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The industrial city of Bradford, metropolis of the wool and textile trade, is part of the conurbation of Yorkshire textile towns on the eastern flank of the Pennine Chain. Situated in a large saucer of land, it is isolated from its neighbours by the surrounding hills and from these hills came the Royalists to lay seige to the town in 1642. They set up their cannon in Barkerend but the redoubtable folk of Bradford foiled their attempts to destroy the cathedral by protecting it with sacks packed with the wool from their mills. In 1800 steam power was introduced followed by the first power looms twenty-five years later. The men were hard working, tough Yorkshiremen and for their pleasure they walked out to Apperley Bridge, six miles north of Bradford, to play cricket. It was soon apparent that cricket would survive and it began to attract much support which led to the raising of a public subscription of £4,000 to lease some land from Mr Francis Sharp Powell much closer to the town. Work on the new ground commenced in 1879 and according to the Bradford Observer dated July 19, 1880, the ground was opened by Mayor Alderman Holden at 10.30 with a game between the Gentlemen and Players. Unfortunately this inaugural match appears to have been rained off and the first serious game was on the following day between Bradford and Castleton. This was J. W. Hudson's match for he took 5 for 15, including 4 wickets in 4 balls to record the first hat-trick at Bradford, and followed this by making the top score of 39 for the home side. A year later the county side moved in and with the exception of the periods of hostility they have continued without a break through to the 1980s. . In latter recent seasons the wicket was more often condemned than praised. Certainly the ball moved considerably during the morning of the first day but no more than occurs on any wicket with some green in it. To Yorkshire's consternation in 1965 Bailey and Knight had them badly in trouble at 44 for 7 by lunch, yet when Essex batted Smith and Barker tamed what had been a spiteful strip. Condemnation of any wicket can sometimes be traced back to a display of inept batting. Only six years after their initial game at Bradford, Yorkshire hammered 590 runs out of the Lancashire attack and now, 78 years later, it still remains the highest score in a single innings on this ground. Percy Holmes made 275 against Warwickshire in 1928 and nobody has yet topped his score. By 1932 Lancashire gained revenge for that 590 and dismissed the home team for their lowest ever score of 46 at Bradford.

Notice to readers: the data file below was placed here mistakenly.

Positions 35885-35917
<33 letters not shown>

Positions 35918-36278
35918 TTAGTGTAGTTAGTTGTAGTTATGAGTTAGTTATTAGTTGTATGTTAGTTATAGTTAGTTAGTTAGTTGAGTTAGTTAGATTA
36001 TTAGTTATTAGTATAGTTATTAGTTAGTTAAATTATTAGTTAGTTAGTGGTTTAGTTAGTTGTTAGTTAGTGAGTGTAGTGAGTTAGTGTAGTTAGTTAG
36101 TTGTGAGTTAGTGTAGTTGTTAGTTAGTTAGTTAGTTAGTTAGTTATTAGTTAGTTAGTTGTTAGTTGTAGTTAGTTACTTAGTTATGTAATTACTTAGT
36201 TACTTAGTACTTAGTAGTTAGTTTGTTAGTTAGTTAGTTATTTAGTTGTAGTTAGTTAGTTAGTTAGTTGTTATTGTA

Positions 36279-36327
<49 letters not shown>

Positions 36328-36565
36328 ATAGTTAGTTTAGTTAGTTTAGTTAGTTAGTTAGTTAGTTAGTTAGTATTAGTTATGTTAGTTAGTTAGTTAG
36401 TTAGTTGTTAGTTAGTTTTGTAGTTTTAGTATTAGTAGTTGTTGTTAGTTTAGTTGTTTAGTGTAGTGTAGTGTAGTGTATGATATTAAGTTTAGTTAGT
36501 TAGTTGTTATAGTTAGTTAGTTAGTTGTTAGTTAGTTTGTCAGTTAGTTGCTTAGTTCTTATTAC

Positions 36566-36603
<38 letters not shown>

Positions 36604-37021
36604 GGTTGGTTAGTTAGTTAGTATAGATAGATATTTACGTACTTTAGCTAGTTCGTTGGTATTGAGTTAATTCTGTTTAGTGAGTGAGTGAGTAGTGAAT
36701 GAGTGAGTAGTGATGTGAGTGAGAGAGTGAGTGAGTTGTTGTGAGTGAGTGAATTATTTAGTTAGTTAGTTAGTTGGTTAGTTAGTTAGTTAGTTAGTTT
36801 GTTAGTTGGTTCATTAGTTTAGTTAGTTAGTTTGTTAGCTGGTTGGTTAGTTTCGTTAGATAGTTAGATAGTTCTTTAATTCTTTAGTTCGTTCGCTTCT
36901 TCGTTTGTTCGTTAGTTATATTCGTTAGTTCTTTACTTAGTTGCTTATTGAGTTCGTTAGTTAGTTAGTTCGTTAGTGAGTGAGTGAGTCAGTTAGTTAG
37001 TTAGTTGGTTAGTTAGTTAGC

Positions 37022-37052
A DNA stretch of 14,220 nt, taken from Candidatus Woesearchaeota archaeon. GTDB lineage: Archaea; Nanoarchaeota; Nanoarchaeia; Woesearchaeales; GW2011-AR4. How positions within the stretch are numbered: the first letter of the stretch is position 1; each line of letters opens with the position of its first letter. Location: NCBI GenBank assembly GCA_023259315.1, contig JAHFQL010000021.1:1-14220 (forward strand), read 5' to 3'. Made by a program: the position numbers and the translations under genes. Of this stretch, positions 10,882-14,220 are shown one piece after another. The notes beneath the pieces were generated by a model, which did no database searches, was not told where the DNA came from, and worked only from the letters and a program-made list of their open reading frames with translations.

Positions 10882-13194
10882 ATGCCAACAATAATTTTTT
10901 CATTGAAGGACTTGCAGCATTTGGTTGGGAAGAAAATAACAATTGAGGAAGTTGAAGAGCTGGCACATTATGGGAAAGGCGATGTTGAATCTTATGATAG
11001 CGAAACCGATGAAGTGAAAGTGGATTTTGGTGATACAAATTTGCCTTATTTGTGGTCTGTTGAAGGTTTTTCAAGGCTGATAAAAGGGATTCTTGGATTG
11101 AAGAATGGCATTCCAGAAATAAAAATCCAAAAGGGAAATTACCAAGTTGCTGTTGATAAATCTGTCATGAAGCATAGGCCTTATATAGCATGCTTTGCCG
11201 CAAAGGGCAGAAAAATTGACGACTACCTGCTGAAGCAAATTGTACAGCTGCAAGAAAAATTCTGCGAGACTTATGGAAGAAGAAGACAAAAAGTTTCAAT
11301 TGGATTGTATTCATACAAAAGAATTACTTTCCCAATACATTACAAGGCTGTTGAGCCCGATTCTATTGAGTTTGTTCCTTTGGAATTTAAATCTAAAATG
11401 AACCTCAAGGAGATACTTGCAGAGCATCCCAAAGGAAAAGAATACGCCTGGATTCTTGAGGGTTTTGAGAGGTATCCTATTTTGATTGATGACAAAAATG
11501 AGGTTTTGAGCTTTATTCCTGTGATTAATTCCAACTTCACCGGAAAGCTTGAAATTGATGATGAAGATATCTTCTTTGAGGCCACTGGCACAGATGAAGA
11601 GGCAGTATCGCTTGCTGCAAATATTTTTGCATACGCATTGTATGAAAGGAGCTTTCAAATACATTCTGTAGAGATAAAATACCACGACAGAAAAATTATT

It has been said of Yorkshire that they do not play cricket, they work at it, and the whole atmosphere of the Park Avenue ground is workmanlike. Every person in the ground is a critical observer and none is slow to express an opinion. Perhaps it is this intense and dedicated approach that once prompted the comment that a strong Yorkshire is England's best guarantee of a good Test side.
Although there were a few games in the 1990s, the last first-class game was in 1996 as poor attendances and spiraling upkeep costs forced Yorkshire to abandon their spiritual home. Although the academy remained, that too was relocated as increasing vandalism and financial difficulties made Bradford's future precarious.
The Bradford/Leeds UCCE made Bradford their home in 2000 and played some games there but the problems remained - one official said that they had to clear the outfield of syringes before they could play - and at the end of 2004 the university moved out.
The ground today is a shell of what is was and it seems unlikely to survive that much longer. It is a sad end for what was once one of the game's great spiritual homes.